“Annihilation”: Q&A with Writer-Director Alex Garland

Writer-Director Alex Garland and actress Natalie Portman on the set of the film, “Annihilation”. Photo Credit Paramount Pictures.

The mind behind “Ex Machina” discusses his new film which weaves a story of a curious world inside our own

Arturo Hilario

El Observador

Based on the acclaimed novel “Annihilation” by Jeff Vandermeer, Director Alex Garland was in charge of bringing to life the story of a female-driven group of researchers and soldiers who embark on a mission to find out what is happening in a quarantined patch of land in the Eastern Coast called “Area X” in the book, and “The Shimmer” in the film.

This phenomenon is causing mutations in anything within its reach, which turns the landscape of the Shimmer and its biological inhabitants into an otherworldly and hallucinatory place.

Leading the cast is Natalie Portman, who plays Lena, a biologist and ex-soldier who is determined not only to find out the root of the Shimmer’s strange environment, but also to find out why her husband, a soldier part of a previous expedition, has become a shell of the man she knew.

Rounding out the cast is Oscar Isaac as Lena’s husband Kane, and the rest of the squad joining Lena on the expedition: Jennifer Jason Leigh as Dr. Ventress, Tessa Thompson as Josie Radek, Gina Rodriguez as Anya Thorensen and Tuva Novotny as Cass Sheppard.

I recently had the opportunity to speak with the Writer-Director of the film, Alex Garland, about what merits the novel had to make him want to adapt it, and what exactly the film entails in its surreal imagery and focus.

Thank you for your time Alex. To start off, what attracted you to the project of adapting the “Annihilation” novel?

It was two things really. It was the book’s incredible imagery, it’s rare that you find anything and it immediately be attractive and interesting, and its strange and unusual atmosphere, and the atmosphere really was powerful while reading it. It stayed with me after I finished it, and the originality and the atmosphere are great.

Once you focused your efforts on adapting the novel, how much did you take from the trilogy as a whole? Or did you just focus on the story contained within the first book?

Just the first book. Actually, at the time I was writing the script books 2 and 3 didn’t exist so it was really just the first book. But also, I’m not actually personally interested in working on franchises. I just want to work on something that is self-contained, a single story and it ends where it ends. That’s not to say I would have a problem with anybody else [adapting], it would be fantastic if other people worked on it. If anybody wanted to work on the franchise it would be cool, but for me, that’s not what I want to do. After two and a half, three years working on a project, I really want to work on something different.

How much of the film is directly translated from the book, or how much comes from original concepts you and your filmmaking team came up with?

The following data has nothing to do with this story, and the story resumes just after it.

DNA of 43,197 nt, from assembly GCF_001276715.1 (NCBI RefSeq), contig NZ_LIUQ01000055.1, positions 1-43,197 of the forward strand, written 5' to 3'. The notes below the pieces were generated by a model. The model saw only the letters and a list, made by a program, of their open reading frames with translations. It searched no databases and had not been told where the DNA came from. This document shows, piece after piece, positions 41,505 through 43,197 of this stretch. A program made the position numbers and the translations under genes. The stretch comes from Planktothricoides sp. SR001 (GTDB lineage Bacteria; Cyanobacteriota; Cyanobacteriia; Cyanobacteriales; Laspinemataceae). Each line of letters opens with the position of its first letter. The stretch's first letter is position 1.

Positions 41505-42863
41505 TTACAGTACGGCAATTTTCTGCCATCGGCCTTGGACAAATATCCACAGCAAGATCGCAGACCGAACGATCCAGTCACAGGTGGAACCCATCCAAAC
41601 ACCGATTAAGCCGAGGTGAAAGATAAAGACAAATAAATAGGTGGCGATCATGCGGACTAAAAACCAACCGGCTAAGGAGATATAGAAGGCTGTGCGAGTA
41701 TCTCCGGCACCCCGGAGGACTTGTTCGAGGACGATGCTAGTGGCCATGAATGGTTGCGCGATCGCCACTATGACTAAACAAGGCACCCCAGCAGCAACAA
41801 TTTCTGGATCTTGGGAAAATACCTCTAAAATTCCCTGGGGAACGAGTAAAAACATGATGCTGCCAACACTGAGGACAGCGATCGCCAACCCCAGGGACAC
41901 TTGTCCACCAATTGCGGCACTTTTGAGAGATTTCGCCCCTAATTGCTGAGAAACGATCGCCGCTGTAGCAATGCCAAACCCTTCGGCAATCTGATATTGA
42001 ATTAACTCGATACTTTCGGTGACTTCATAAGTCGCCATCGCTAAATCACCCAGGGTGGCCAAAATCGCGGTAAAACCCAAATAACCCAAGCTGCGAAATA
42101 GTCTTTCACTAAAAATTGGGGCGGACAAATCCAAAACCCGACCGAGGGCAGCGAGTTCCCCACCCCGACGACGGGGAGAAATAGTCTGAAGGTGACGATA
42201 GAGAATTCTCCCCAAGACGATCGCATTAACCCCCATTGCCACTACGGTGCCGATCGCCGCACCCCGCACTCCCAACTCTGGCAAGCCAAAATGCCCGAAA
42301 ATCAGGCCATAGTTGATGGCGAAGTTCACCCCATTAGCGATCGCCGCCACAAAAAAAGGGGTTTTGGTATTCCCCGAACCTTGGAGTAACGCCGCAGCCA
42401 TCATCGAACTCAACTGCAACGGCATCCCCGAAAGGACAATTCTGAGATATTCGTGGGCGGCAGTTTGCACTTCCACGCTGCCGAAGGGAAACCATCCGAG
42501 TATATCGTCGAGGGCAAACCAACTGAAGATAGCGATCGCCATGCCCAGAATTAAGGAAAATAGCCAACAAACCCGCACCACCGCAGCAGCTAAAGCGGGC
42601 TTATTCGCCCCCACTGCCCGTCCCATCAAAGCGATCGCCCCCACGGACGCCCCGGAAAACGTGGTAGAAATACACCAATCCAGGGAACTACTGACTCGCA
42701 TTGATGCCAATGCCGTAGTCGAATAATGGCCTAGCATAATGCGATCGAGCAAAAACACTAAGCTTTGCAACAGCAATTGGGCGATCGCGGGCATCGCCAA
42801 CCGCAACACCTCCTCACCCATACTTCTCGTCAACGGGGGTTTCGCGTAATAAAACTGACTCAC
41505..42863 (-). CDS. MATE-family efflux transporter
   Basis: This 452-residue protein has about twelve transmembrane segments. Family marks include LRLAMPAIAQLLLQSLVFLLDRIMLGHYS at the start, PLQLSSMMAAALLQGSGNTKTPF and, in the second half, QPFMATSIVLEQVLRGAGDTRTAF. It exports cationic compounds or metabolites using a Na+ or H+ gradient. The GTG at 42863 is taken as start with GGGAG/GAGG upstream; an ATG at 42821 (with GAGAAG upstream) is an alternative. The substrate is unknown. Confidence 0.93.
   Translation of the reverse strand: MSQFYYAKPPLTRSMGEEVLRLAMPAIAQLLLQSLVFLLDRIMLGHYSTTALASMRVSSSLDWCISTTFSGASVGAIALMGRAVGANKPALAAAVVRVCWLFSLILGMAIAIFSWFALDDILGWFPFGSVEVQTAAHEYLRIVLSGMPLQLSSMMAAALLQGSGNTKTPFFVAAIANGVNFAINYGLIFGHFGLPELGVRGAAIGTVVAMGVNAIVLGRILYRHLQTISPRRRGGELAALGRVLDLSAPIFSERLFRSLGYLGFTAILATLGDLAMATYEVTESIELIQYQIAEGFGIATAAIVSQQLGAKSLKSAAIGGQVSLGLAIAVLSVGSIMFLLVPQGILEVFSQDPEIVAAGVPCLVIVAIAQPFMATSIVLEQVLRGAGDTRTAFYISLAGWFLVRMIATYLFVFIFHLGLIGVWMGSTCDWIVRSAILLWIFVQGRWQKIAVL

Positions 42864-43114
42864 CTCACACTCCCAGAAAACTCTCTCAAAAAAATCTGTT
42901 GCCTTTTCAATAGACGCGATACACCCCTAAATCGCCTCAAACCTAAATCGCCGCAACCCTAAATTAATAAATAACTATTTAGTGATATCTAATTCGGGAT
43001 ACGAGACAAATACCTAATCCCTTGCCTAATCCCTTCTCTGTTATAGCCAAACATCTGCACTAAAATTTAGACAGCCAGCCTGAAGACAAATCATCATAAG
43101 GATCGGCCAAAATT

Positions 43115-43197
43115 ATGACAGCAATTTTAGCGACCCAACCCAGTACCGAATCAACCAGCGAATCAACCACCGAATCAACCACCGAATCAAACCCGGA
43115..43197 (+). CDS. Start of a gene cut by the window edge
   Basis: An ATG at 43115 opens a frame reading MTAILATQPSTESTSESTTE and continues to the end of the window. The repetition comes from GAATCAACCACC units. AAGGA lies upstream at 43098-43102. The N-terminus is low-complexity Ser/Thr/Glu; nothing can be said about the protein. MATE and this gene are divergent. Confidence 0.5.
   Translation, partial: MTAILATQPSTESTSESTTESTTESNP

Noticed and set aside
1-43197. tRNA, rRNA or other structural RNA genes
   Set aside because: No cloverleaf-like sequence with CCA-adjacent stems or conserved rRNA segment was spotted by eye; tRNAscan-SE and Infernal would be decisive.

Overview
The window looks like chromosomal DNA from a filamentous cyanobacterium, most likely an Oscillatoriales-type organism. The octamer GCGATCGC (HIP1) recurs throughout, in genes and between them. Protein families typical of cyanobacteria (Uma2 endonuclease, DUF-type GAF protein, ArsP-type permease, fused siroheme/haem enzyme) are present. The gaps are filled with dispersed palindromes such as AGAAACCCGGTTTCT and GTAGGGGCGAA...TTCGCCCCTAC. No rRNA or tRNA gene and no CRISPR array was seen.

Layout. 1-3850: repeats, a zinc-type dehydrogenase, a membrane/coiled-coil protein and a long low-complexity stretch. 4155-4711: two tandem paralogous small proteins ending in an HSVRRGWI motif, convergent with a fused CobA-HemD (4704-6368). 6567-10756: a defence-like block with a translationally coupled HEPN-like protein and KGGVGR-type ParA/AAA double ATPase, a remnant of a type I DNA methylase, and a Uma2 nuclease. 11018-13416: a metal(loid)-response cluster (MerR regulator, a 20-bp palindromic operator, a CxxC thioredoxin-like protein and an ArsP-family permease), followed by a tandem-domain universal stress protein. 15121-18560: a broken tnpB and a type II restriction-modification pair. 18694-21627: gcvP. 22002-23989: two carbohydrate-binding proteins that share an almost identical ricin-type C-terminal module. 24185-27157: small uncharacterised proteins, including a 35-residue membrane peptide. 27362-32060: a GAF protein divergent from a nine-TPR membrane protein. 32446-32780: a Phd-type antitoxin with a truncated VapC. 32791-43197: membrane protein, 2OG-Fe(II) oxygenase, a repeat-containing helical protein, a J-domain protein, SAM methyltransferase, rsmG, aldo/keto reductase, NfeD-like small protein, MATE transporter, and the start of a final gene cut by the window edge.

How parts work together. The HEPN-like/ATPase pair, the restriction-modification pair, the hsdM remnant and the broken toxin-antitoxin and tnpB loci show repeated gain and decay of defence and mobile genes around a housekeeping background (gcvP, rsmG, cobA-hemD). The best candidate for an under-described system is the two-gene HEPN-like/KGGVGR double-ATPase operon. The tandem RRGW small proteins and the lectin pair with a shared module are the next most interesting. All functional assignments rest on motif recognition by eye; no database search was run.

It’s really hard to kind of quantify that, like a percentage of it. From the way I see it, everything in the film is inspired by the book, some of it is literally in the book, and some of it is just a version of the book or inspired by the book but I couldn’t really separate out how much of the film belongs to the film and how much belongs to the book. I think in a way it all belongs to the book.

The film deals a lot with mutation and genes and alien-like life, how much research did you do in terms of any real science behind what ended up in the film?

It was a mixture of doing a lot of research and a lot of talking to people, in particular a geneticist. I spoke to one a lot about aspects in this film. But then the other part of the film is really dream-like and hallucinogenic, it’s not really attached to anything rational at all. And so, it kinda varies a bit. It’s a mix of something that is kind of grounded in science and then just purely imagination of the group of people that worked on the movie.

Do you have a specific instance in the film that you personally find as a favorite moment?

Well I think to me the story was always leading up to Natalie’s character arriving at a beach and going into a lighthouse and what happens there, and in some respects that was the most difficult part of the film to do, but it was also in a way my favorite. I really enjoyed making that section.

Thank you for your time Alex. One last question. If you separate the film and novel, what is the core of your film about?

I think what the film is about at its core is something about self-destruction. I think it’s really a film about self-destruction and a look at how self-destruction is kind of difficult. It’s the way our cells self-destruct, the way a star will self-destruct, the way a body will self-destruct. Some of it is also human behavior, it’s psychology. It’s the way people dismantle aspects of their lives, or their sanity or stuff like that. So thematically and ultimately the film is about self-destruction, including the title.

Alex Garland’s film, “Annihilation” is in theaters now.

“the film is really dream-like and hallucinogenic, it’s not really attached to anything rational at all.”